He writes: “The projects of the rightwing elite have long been low marginal tax rates, liberal immigration, globalisation, curbs on costly “entitlement programmes”, deregulated labour markets and maximisation of shareholder value. The projects of the leftwing elite have been liberal immigration (again), multiculturalism, secularism, diversity, choice on abortion, and racial and gender equality . . . As a recent OECD note points out, inequality has risen substantially in most of its members in recent decades. The top 1% have enjoyed particularly large increases in shares of total pre-tax in­come”.

pinn church v state moral missionDavid Cameron responds to church leaders’ attacks by saying that the reforms are part of a moral mission

Wolf continues: “In the process, elites have become detached from domestic loyalties and concerns, forming instead a global super-elite. It is not hard to see why ordinary people, notably native-born men, are alienated. They are losers, at least relatively; they do not share equally in the gains. They feel used and abused. After the financial crisis and slow recovery in standards of living, they see elites as incompetent and predatory. The surprise is not that many are angry but that so many are not”.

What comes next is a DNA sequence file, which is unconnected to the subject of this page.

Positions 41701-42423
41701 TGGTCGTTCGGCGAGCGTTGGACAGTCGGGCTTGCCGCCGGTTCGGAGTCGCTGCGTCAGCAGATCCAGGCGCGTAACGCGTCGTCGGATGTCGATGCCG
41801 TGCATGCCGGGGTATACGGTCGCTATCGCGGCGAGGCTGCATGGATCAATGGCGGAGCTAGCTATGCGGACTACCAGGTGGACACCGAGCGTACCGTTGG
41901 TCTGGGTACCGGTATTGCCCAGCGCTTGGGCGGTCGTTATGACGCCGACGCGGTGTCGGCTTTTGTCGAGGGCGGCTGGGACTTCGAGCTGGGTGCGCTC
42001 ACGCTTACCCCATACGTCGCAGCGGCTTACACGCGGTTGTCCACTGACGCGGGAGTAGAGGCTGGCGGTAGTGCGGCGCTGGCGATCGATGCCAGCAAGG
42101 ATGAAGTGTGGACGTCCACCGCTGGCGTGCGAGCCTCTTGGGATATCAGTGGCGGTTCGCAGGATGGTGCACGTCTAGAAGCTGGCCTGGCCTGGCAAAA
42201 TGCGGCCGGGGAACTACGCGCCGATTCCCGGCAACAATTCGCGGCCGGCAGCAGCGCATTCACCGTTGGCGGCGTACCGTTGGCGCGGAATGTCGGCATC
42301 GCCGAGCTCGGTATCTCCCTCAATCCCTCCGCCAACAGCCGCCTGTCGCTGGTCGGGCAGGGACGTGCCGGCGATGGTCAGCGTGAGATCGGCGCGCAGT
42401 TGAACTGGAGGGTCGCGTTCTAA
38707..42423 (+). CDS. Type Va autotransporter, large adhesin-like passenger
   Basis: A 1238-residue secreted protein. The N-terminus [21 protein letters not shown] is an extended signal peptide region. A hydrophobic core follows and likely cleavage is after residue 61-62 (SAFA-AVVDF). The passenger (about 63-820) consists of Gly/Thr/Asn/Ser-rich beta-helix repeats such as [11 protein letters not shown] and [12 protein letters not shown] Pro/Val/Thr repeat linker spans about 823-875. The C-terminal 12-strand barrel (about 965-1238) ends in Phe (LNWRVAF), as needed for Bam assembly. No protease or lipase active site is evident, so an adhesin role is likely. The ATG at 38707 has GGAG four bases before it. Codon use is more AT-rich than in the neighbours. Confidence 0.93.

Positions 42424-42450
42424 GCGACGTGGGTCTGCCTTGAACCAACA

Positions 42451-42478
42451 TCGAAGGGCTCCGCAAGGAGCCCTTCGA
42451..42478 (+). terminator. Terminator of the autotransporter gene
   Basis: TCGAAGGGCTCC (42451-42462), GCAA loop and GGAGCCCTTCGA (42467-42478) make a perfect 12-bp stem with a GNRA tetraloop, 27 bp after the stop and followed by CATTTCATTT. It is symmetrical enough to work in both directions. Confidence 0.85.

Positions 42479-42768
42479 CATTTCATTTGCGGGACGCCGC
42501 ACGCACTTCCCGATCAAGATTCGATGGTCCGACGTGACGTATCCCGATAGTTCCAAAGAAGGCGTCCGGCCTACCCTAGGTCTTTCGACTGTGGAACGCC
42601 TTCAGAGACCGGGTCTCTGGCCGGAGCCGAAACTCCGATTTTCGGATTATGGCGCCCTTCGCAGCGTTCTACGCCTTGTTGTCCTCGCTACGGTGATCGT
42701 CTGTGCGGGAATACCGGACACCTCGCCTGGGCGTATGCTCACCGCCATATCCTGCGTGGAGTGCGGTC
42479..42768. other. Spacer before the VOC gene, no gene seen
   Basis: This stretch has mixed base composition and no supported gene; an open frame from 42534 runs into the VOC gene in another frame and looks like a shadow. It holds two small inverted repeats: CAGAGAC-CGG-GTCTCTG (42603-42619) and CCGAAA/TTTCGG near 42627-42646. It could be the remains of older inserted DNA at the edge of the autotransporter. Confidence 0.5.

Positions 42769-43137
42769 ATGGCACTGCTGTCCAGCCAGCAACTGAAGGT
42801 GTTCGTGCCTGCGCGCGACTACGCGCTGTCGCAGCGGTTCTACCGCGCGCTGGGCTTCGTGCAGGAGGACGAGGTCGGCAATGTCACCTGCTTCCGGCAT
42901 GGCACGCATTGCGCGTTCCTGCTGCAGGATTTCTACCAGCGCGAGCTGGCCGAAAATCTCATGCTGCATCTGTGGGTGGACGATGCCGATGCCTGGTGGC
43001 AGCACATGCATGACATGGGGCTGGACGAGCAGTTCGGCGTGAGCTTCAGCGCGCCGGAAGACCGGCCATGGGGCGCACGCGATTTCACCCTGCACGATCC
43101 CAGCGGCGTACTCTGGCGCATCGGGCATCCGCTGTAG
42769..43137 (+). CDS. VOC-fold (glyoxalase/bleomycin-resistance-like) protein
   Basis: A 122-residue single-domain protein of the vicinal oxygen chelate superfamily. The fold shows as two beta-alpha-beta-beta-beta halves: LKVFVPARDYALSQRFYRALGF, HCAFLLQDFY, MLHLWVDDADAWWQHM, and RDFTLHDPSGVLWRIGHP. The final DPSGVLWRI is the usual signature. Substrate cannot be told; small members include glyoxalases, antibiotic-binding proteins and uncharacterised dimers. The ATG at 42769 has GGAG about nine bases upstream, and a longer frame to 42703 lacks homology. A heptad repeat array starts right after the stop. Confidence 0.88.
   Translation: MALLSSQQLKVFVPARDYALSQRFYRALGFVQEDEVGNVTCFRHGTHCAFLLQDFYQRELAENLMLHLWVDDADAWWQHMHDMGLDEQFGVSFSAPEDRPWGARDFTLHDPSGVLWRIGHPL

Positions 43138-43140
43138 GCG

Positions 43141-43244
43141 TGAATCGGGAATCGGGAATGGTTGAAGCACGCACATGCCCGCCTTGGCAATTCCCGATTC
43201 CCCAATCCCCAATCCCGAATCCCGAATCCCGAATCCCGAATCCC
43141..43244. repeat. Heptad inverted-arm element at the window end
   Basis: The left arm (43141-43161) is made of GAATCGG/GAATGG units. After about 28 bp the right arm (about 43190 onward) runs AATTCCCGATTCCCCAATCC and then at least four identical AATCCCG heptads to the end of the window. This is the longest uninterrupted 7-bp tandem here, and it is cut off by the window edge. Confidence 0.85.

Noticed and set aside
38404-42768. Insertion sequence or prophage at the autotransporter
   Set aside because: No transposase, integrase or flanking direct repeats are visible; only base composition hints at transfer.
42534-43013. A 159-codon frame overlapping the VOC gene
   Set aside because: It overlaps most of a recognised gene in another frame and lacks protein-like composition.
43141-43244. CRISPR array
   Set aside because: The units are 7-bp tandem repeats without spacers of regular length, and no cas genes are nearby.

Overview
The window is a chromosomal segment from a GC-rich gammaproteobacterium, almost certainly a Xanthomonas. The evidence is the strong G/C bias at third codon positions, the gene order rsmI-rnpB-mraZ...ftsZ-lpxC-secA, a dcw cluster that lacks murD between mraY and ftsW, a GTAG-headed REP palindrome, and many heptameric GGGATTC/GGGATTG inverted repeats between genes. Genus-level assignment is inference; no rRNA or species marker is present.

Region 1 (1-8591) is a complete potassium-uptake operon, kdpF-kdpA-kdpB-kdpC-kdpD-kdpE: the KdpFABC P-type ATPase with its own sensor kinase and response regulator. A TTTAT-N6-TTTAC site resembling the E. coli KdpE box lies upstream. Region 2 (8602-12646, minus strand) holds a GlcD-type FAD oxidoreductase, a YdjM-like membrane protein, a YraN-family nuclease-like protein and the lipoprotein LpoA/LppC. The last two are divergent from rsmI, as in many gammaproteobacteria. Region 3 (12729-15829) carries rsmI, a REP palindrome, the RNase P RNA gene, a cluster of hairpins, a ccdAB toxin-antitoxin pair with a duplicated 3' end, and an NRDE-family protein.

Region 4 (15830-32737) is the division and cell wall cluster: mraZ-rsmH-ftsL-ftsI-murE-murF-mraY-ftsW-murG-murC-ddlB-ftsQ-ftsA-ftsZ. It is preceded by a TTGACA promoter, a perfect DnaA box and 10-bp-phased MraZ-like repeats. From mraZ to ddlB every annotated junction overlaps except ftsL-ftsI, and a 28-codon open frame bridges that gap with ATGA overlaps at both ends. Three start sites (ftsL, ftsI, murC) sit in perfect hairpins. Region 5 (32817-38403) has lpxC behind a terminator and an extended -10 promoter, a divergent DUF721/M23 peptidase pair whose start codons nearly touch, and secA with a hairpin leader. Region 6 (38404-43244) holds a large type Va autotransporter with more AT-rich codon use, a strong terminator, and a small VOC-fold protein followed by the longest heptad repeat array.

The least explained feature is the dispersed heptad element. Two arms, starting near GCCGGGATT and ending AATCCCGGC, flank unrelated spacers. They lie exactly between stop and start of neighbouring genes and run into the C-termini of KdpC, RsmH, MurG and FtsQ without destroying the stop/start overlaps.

Wolf sees the electorate turning to ‘outsiders’ to clean up the system in Britain, the US and many European countries and advises ‘the centre’ how to respond:

  • People need to feel their concerns will be taken into account, that they and their children enjoy the prospect of a better life and that they will continue to have a measure of economic security.
  • They need once again to trust the competence and decency of economic and political elites.
  • There must be a fundamental questioning of its austerity-oriented macroeconomic doctrines: real aggregate demand is substantially lower than in early 2008.
  • The financial sector needs to be curbed. It is ever clearer that the vast expansion of financial activity has not brought commensurate improvements in economic performance. But it has facilitated an immense transfer of wealth.